How To Master Billing For Orthotics

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Can It Be Beneficial

The modification of orthotics is also a
common occurrence in the office. One
may need to replace or adjust top covers
and posts. Often, podiatrists may need to
adjust the curvature of the orthotic as
well. Physicians can return these devices
to the fabricating orthotic lab for adjustments.
This will obviously require a certain
amount of turnaround time.
Being able to make adjustments in the
office promptly can be an added feature
that you can offer your patients. The
materials required are relatively inexpensive.
You can bill the patient directly
for these services.
The offsetting factors are being able to
modify the orthotic device at the time of
the visit or possibly the next day rather
than having a week or greater turnaround
time in having to send the device
back to the orthotic lab. One may also
note to the patient that the fees charged
by the orthotic labs can be quite expensive.
Indeed, the patient may appreciate
the more prompt and less expensive
services that you can render. This is an
excellent practice builder as well.

Anthony Poggio, DPM

A Guide To Coding For Specific Services
Casting. There is no specific CPT code for casting for orthotic devices. It is recommended to use the unlisted casting code 29799 for this purpose. Bill this code once. However, your claim form should clarify what you are including within this code. It includes both the professional component of obtaining a mold as well as cast supplies. It is inappropriate to use A4590 or A4580 as this would imply that you used an entire roll of plaster/synthetic material to obtain this mold. Generally only a few strips of plaster are required so these codes would not be appropriate.
There is also no code for scanning orthotic devices. There is no professional component to scanning for an orthotic device as a machine does this. Most insurance companies are not currently paying for this technology.
Gait analysis. Another code that practices commonly bill with orthotics is coding for gait analysis. The CPT code 96000-96004 is for computerized gait analysis. There are many machines on the market that offer “computerized gait analysis.” This code specifically states that this test needs to be done in a dedicated facility that utilizes full 3-D capabilities with cameras mounted at multiple angles to assess gait.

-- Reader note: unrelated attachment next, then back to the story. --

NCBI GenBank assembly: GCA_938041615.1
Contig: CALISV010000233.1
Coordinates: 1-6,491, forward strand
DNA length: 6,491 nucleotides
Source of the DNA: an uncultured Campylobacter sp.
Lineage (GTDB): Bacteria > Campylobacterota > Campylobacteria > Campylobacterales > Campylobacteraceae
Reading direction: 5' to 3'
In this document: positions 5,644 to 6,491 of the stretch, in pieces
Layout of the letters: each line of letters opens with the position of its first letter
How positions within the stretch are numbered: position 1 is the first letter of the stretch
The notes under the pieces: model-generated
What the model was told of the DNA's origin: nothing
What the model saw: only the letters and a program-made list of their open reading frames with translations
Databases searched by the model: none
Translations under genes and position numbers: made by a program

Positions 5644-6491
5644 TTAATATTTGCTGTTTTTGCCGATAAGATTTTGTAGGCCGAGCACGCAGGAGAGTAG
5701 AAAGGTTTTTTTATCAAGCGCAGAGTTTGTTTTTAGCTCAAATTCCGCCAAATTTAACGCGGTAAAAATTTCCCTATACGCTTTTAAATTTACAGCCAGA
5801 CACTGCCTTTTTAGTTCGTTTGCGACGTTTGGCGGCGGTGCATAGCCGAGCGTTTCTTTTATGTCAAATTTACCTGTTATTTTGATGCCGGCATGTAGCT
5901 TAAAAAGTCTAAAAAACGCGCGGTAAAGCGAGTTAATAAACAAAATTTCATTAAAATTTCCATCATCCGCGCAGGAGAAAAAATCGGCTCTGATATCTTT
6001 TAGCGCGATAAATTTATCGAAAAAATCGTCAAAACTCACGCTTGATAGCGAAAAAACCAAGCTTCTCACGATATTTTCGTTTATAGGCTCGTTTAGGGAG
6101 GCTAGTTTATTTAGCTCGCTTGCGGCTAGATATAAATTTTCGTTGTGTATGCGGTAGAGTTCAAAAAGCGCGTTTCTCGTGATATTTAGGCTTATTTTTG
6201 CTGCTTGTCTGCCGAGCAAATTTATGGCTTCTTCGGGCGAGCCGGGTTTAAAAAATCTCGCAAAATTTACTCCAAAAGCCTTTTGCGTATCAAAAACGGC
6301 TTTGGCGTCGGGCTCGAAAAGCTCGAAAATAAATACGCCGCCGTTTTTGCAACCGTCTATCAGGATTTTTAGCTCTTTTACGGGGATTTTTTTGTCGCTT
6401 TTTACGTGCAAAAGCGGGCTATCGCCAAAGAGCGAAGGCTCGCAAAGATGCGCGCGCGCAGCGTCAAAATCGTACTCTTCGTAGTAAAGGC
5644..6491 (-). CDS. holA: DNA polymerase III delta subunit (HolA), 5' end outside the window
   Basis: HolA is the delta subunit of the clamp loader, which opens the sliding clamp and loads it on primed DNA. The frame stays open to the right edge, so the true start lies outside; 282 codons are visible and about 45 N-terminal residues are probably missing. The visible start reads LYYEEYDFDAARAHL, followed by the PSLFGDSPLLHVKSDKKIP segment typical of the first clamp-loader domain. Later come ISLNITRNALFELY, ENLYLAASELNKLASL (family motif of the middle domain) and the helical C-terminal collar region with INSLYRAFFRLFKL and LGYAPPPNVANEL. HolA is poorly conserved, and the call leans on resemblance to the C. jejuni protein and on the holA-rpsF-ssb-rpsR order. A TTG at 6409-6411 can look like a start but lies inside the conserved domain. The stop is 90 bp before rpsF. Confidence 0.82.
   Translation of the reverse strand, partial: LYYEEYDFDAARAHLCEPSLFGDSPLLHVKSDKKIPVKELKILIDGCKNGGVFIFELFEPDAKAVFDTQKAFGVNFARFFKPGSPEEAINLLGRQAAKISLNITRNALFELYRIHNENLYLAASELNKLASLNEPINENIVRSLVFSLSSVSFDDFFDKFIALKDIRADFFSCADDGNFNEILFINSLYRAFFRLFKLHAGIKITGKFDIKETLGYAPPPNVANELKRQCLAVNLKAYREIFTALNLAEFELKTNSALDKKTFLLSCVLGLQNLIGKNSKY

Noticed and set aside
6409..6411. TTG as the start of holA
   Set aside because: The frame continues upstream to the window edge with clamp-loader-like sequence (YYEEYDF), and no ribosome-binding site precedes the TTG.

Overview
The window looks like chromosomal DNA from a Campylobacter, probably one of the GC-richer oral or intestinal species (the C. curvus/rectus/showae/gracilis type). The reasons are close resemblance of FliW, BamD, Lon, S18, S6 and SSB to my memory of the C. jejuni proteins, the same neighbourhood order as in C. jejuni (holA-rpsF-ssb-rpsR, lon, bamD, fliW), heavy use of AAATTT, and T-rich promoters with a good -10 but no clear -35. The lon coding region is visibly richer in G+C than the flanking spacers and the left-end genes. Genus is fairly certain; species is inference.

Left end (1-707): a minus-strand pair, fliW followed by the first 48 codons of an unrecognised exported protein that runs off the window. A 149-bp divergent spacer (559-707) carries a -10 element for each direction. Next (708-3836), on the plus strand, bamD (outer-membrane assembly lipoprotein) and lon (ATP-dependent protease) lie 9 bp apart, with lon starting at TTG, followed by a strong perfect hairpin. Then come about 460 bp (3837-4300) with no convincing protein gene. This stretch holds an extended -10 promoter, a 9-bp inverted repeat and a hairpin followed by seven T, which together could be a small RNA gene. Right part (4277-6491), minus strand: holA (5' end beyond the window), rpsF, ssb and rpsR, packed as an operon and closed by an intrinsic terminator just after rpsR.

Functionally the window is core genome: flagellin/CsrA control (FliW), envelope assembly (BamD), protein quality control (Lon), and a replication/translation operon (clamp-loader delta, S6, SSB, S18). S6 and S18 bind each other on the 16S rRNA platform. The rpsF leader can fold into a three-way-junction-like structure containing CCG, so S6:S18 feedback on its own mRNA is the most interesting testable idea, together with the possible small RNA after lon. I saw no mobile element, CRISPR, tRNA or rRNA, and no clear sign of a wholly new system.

One would use this code when evaluating patients with conditions such as cerebral palsy. In this instance, one would need to assess gait from all angles. On the other hand, one would not use this code when it comes to observing the gait of a patient who has been diagnosed with plantar fasciitis. It is best to bill gait analysis as part of the E/M service.
Range of motion studies and muscle testing. You must document the medical necessity and reasonableness of each of these tests. Is there clinical evidence of any muscle weakness to warrant muscle testing? Is there a history of neurologic damage or other systemic diseases such as multiple sclerosis that might affect muscle weakness? If the patient simply has biomechanical abnormalities, then this test is of questionable value and medical necessity.
Ranges of motion studies imply a complete extremity examination. This involves assessing hip, knee, ankle and foot function. Is it medically necessary to evaluate the entire leg when dealing with a limited foot condition? You must document the rationale to validate performing these tests.

Medical Necessity: When Does It Come Into Play For Multiple Pairs And Orthotics In Diabetic Shoes?
Multiple pairs. You should also develop office protocols for the fabrication of multiple pairs. Many carriers will only allow for a single pair of orthotics over a designated timeframe. However, there are patients who require different shoe gear as part of their normal job activities. There will be more of a medical necessity component and it is worth appealing to the carrier.This is in comparison to a patient who wants multiple orthotics to accommodate various styles of shoes/activities. Many labs will keep the orthotic mold on file for many years such so all it takes is a phone call to obtain second pairs. Consider an office policy with a discount for multiple pairs as there is very little office work required in comparison to the initial orthotic fabrication.
Diabetic shoes/orthotics. These are only covered when there is documentation of diabetic neuropathy, ulcerations, etc. A patient with diabetes who simply needs an orthotic for a musculoskeletal component, such as plantar fasciitis (without the associated risk factors), would still not be covered.


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Anonymoussays: December 7, 2009 at 8:37 am


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Anonymoussays: February 16, 2010 at 5:46 pm

Great Article. We have been using the L3030 code across the board as our doctor says its what we need to do. We bill the initial E/M code along with the L3030. When the patient returns to pick up the orthotics, we don't charge. I know we are loosing money; what is a better description of L3030 -Why is a plaster/cast mold not L3030? What material is for L3030?

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